A new study from The Sentencing Project, a nonprofit organization in Washington D.C., that advocates for effective and humane responses to crime, find that more than 260,000 people in U.S. prisons had already been incarcerated for at least 10 years in 2019, comprising 19 percent of the total prison population. This is an increase from 133,000 people in 2000 — which represented 10 percent of the prison population in that year.
In 2019, over 770,000 people in U.S. prisons were serving sentences of 10 years or longer — 56 percent of the total prison population. This is an increase from 587,000 people in 2000 — which represented 44 percent of the prison population in that year. One in every seven people in U.S. prisons is serving a life sentence.
In 2019, Black Americans represented 14 percent of the total U.S. population, 33 percent of the total prison population, and 46 percent of the prison population who had already served at least 10 years. The study found that the over-representation of people of color is further magnified among people serving even longer sentences in some jurisdictions. Three quarters of Californians who have served over 15 years in prison are people of color. In Washington, D.C., 96 percent of those serving sentences of 15 years or longer in 2020 were Black men. In Texas, Black people represented 34 percent of the total prison population in 2020, but 45 percent of people with 25 or more years served in 2021.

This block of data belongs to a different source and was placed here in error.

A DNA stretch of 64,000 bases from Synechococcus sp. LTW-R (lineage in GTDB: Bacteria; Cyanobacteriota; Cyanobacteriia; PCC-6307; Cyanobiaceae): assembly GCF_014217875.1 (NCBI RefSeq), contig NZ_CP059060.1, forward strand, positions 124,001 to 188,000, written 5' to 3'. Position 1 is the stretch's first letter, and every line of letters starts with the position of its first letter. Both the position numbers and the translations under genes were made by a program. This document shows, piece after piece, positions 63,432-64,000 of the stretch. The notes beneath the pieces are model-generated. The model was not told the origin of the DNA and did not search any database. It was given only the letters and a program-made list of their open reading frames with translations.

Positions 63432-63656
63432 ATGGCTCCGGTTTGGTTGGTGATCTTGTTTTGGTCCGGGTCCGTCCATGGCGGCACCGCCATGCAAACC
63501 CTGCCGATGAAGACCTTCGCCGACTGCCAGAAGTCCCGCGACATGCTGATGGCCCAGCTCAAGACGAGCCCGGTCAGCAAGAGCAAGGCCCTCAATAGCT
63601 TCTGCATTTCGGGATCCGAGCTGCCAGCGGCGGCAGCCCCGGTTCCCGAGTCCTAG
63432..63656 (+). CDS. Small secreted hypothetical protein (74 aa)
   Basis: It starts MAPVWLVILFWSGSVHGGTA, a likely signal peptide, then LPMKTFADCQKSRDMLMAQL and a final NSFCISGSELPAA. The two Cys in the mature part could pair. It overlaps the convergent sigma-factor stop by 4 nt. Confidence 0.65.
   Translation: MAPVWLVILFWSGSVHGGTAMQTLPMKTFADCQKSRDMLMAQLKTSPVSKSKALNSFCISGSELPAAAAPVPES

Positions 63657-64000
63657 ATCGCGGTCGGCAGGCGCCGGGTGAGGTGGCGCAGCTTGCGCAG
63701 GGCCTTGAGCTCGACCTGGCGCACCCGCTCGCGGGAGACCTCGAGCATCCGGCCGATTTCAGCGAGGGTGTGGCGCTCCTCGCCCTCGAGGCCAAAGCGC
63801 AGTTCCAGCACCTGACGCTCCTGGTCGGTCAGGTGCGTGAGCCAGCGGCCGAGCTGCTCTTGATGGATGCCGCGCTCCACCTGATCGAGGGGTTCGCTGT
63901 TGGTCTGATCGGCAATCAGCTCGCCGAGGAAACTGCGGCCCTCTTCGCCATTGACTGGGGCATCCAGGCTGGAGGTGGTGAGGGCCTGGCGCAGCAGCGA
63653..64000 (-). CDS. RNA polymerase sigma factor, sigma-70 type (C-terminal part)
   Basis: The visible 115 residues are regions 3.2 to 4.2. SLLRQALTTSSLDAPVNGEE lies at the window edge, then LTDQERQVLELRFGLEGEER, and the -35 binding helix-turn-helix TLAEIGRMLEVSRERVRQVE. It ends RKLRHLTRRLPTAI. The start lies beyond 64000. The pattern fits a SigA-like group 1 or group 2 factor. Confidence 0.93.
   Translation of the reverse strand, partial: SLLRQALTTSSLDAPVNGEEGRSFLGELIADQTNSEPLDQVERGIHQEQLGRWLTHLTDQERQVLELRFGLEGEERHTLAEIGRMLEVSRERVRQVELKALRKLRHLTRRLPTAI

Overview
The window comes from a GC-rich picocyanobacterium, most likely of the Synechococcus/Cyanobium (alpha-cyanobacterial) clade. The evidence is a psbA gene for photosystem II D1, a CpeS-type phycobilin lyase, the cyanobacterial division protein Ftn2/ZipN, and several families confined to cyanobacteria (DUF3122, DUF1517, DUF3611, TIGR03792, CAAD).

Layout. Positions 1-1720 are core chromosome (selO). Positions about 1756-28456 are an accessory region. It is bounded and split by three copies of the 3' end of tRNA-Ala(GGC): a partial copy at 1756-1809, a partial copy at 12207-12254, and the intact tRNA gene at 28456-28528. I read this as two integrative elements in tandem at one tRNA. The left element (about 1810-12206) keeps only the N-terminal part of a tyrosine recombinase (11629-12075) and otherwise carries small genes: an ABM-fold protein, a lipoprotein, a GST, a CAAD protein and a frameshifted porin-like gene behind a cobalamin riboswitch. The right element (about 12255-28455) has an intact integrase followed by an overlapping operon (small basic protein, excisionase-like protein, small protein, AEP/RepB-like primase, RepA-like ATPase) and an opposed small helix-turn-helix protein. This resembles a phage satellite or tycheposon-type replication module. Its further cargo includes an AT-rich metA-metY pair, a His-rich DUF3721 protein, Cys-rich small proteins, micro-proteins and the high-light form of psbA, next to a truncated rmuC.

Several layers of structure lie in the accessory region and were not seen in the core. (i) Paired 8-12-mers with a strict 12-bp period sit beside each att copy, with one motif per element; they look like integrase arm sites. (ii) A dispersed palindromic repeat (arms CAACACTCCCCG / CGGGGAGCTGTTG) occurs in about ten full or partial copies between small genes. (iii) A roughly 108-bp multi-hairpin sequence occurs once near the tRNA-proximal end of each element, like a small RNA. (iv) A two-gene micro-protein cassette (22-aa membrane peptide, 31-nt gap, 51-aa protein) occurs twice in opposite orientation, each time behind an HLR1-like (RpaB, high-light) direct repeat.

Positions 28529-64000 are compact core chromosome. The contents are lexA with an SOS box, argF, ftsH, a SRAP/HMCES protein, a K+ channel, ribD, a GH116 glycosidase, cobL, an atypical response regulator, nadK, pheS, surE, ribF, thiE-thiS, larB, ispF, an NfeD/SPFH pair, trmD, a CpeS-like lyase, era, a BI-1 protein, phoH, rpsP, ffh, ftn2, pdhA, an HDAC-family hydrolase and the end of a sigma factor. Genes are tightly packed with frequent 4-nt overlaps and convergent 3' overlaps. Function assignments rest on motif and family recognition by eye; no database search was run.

The study states that the over-representation of Black Americans among the prison population serving lengthy sentences stems in part from racial disparities in serious criminal offending. But it also notes that “biased criminal justice policies and practices exacerbate the over-representation of Black Americans among those serving lengthy prison terms. This happens through mechanisms such as racial disparities in pretrial detention, implicit bias in prosecutorial charging decisions and plea offers, sentencing laws and policies that prolong prison terms for people with criminal histories, and biased parole decision-making.”
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